Patrols stepped up in Great Yarmouth as dog owners use “cover of darkness” to avoid clearing up dog mess

A warning to dog owners about clearing up dog mess in St George's Park. Issued by Great Yarmouth Borough...

A warning to dog owners about clearing up dog mess in St George's Park. Issued by Great Yarmouth Borough Council. Picture: James Bass - Credit: Eastern Daily Press � 2013

Dog owners who use the 'cover of darkness' to avoid clearing up their pets' mess will be prosecuted, a council has warned.

Great Yarmouth Borough Council said there had been six prosecutions for failing to clean up after dogs in the past year, while wardens have handed out six fixed penalty notices.

And as the nights draw in, the borough council is stepping up patrols in problem areas while appealing to residents to help in the fight to keep public places sanitary by reporting any dog owners seen breaking the law.

The whole of the borough is covered by the Dogs (Fouling of Land) Act 1996. This means that those who fail to clear up after their dogs can incur a fine of up to £1,000 in the courts, or an £80 on-the-spot fine.

The borough council's environmental ranger team said it is usual for dog fouling to increase in the autumn as the clocks go back because irresponsible owners use the cover of darkness to avoid clearing up.

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Val Pettit, the borough council's cabinet member for the environment, said: 'Dog fouling is no better or worse in Great Yarmouth than elsewhere in Norfolk, but we want to do our best to eradicate the problem.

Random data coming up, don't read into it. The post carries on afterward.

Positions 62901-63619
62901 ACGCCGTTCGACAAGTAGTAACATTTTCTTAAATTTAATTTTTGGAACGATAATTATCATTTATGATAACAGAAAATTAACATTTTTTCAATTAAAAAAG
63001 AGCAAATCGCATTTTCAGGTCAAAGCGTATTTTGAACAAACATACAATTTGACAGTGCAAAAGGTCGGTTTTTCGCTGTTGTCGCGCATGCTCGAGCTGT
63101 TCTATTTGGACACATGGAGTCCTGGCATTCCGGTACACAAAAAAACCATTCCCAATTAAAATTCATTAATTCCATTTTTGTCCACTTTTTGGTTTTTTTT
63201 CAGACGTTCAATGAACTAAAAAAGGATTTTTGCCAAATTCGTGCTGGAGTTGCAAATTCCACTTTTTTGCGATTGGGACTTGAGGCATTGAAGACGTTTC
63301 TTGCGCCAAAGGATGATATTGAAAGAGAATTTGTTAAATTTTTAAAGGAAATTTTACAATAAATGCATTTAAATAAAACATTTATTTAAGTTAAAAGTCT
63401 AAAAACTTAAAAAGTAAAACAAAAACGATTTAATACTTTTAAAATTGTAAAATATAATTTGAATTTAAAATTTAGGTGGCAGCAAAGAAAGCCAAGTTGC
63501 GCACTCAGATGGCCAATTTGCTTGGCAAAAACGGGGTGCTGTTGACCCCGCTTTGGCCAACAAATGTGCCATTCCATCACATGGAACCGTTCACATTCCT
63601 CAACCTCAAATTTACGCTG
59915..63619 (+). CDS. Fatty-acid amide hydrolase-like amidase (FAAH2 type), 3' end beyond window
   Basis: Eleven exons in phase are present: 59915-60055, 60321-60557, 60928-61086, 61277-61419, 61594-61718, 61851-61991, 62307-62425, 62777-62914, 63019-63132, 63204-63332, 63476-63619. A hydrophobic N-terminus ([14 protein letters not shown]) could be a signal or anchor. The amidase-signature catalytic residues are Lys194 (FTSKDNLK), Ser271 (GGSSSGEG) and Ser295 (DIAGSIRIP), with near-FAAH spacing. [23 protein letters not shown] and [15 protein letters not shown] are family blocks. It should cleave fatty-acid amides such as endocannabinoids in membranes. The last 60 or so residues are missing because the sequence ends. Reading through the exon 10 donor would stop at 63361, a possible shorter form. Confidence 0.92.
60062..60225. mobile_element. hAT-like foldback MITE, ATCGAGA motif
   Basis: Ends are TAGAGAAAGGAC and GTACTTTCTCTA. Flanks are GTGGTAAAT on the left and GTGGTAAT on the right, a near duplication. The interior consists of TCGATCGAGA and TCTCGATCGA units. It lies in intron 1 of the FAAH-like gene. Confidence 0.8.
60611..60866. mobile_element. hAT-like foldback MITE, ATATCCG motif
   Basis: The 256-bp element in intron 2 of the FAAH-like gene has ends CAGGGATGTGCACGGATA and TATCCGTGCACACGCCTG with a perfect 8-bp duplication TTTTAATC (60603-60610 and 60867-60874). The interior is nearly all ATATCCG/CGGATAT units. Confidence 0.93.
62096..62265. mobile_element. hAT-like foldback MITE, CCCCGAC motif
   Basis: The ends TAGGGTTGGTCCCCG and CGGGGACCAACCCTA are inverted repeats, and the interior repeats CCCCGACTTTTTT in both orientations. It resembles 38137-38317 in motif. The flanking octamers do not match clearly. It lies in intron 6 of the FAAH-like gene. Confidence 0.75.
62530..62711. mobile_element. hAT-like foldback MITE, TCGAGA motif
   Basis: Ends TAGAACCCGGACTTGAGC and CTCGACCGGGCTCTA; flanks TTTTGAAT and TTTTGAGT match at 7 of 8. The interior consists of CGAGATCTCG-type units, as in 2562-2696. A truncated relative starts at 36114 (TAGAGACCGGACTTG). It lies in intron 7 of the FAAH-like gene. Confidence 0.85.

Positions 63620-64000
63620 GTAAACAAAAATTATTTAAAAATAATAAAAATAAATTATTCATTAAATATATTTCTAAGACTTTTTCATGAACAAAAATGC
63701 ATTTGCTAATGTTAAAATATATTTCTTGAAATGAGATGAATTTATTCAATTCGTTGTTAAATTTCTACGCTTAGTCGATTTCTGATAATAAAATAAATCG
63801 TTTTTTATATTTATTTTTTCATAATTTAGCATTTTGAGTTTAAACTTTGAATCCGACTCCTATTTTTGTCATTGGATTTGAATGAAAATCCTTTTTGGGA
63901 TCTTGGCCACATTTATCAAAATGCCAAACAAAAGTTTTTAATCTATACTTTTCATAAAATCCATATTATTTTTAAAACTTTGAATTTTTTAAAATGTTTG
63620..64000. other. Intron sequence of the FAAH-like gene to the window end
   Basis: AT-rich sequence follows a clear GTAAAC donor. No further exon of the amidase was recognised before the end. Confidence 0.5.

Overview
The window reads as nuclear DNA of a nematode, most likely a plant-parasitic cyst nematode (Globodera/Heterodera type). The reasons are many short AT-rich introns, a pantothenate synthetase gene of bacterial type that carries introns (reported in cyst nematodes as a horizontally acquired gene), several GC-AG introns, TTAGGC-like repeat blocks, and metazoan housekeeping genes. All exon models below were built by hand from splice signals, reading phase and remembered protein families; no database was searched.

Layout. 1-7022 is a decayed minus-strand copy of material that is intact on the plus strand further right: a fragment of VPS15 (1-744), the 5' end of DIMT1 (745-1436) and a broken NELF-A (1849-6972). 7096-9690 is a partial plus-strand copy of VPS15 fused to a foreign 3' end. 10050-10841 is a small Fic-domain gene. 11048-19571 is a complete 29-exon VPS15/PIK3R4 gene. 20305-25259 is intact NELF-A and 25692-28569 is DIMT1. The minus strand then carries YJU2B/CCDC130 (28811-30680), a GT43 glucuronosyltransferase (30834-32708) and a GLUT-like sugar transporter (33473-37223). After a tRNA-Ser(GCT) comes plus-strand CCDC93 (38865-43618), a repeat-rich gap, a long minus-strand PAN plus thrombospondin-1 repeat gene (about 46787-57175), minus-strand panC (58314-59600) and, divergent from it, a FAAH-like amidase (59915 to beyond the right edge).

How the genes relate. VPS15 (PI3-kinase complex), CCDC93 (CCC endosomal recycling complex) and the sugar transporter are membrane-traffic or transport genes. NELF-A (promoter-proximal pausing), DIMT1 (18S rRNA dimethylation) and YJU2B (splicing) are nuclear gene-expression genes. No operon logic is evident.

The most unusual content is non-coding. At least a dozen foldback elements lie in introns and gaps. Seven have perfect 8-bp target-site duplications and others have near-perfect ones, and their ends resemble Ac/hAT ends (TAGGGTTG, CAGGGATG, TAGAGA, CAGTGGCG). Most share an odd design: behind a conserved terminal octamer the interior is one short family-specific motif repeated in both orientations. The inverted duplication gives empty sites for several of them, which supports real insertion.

'At this time of the year, with the days getting shorter, there's a temptation for irresponsible dog owners to allow their pets to foul and not clear up after them.

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'Most dog owners are responsible but we would like to hear from any residents who see individuals breaking the law.

'At this stage, we are working to raise awareness and educate people.

'The act of not clearing up after a dog is not only an offence but anti-social and potentially hazardous – especially to young children as it can cause blindness through toxocariasis if it comes into contact with their eyes. The environmental ranger team is stepping up patrols in problem areas and increasing educational and awareness measures.

'Where people do not listen, the rangers have no choice but to issue an £80 fixed penalty notice or prosecute if they have sufficient evidence.

'What we need is strong evidence – for example a description of the dog and person walking it, the location, date and time of the incident – and then we are able to target the right areas or individuals.'

Anyone with information that may help the borough council identify those responsible is asked to call the environmental rangers on 01493 846478.

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